Melton truck parked with mountains behind it

Essential Logistics & Shipping Terms

As you enter the transportation and logistics industry, it may feel as though there is a whole other dictionary of terms and phrases that are being used. Learning the terms you’ll need to know is the first step to success in the transportation industry. In this blog, we’ll review some common phrases, terms, and abbreviations that you might hear in day-to-day conversations about trucking and transportation.

3PL – A 3PL, or a third-party logistics provider, is a business entity that arranges and handles a variety of supply chain functions for a business. This can be especially beneficial for larger business with complex shipping needs, but businesses of all kinds can utilize a 3PL to focus more on their core business functions.

Blanket Rates – A blanket rate is a pricing structure that entails a single rate that covers all shipment expenses with a specific carrier. This doesn’t take into account details about the shipment like size or type of freight.

BOL – A Bill of Lading, or a BOL for short, is a document issued by a carrier to a shipper listing important details about the goods being carried, like the type of freight, destination, and quantity of goods. This document serves as a legally binding contract between shipper and carrier.

Certificate of Insurance A certificate of insurance is issued by, or on behalf of, an insurance company that verifies a load is covered in case of damage to the cargo. This contains important basics like policy expiration date, individuals covered, and dollar amount of coverage.

Certificate of Origin A certificate of origin serves as an international trade document that confirms the country of origin of a shipment.

Consignee – The consignee is the person or entity is the shipment receiver and generally the owner of the shipped goods. They will be listed on the BOL as such.

Detention Detention pay refers to the fee that carriers charge for their driver’s time spent waiting at loading docks beyond their scheduled loading or unloading times.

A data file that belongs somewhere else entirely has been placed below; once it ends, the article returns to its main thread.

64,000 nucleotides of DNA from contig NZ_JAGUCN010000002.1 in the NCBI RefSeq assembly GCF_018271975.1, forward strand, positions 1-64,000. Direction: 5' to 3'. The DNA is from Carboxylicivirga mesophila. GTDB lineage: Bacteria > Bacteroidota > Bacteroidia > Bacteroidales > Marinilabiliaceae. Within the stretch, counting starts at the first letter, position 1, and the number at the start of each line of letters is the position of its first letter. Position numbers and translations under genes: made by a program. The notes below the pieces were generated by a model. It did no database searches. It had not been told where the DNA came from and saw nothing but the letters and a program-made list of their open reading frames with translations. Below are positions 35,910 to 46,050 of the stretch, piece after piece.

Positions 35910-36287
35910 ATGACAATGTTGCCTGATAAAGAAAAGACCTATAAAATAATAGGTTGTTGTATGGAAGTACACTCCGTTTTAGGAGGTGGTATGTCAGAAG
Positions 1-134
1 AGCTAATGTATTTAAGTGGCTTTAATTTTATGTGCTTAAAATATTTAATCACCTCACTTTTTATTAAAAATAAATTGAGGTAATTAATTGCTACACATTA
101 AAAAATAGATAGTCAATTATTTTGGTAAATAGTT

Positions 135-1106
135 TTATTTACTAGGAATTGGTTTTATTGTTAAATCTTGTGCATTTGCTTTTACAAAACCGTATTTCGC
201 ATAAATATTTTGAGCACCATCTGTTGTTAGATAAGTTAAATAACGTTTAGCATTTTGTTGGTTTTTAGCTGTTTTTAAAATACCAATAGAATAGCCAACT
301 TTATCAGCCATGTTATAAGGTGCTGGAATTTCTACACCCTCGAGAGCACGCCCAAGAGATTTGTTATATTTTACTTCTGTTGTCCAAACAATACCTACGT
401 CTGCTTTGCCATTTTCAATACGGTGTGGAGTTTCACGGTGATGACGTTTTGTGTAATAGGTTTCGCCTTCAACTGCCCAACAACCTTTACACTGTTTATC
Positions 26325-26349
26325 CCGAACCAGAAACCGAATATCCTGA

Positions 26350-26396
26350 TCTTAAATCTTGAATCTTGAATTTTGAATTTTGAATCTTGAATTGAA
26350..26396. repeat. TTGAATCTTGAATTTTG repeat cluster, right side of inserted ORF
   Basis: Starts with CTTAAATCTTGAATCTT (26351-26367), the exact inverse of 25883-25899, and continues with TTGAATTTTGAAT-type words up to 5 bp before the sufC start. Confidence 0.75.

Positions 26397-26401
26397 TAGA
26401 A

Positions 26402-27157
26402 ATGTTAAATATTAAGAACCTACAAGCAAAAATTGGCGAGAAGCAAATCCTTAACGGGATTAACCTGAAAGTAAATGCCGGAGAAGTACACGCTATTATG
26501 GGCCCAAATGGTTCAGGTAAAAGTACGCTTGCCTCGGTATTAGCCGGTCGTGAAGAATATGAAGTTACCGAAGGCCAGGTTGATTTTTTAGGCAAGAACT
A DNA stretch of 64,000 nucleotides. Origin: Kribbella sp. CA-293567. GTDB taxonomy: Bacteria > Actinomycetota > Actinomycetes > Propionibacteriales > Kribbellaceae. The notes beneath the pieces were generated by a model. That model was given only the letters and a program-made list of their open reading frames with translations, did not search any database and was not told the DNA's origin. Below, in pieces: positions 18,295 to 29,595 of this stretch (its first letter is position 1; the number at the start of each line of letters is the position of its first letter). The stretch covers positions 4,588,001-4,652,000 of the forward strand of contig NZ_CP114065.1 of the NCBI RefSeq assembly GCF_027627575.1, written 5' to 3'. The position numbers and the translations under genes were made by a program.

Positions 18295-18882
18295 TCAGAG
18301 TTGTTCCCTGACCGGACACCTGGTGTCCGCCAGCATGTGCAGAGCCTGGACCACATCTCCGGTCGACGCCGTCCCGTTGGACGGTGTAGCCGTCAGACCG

DOT– The Department of Transportation (DOT) is the federal agency responsible for setting and enforcing rules for all types of transportation in the United States.

Drayage– Drayage is the movement of a shipment from an ocean port to a land-bound destination. This short haul is necessary to bring shipments to their final destination.

EDI – EDI stands for Electronic Data Interchange. This is a format of electronic data that allows important documents to be automatically sent between businesses and avoids human error in the process.

FAK – Freight of All Kinds, or FAK, is a shorthand term used when carriers are creating a rate agreement. This means that a carrier will haul multiple different classifications of goods under a single rate.

FMSCA – The Federal Motor Carrier Safety Administration is an agency within the DOT that focuses on regulating the trucking industry in particular. 

Freight Forwarder – Freight forwarders are intermediate entities that provide a variety of services to arrange shipments in a cost-effective, efficient way on behalf of a shipper.

FTL – FTL stands for full truckload and refers to large shipments that require an entire trailer to be transported.

Intermodal – Intermodal shipping is the transportation of a shipment via multiple modes of transportation, such as from a container ship to a semi truck.

LTL – LTL stands for less than truckload, and refers to a shipment that does not require a full trailer. Multiple shipper’s shipments may be put onto one truck for the most efficient transportation.

POD – The POD, or Proof of Delivery, is a term for the document that serves as evidence of the completed delivery of a shipment.

Power-Only – A Power-Only shipment is when a carrier provides a tractor and a driver, but the shipper must provide the trailer.

Shipper The shipper is the person or place where a shipment will be transferred to, the individual or organization to whom the freight is addressed.

Trailer Pool – A trailer pool is a collection of a carrier’s trailers left at a shipper’s facility that speeds up the loading and unloading process for shippers and drivers.

U.S. Customs Bonded – A U.S. Customs Bonded carrier has received a permit from the U.S. Customs and Border Protection Agency to enter the U.S. borders.

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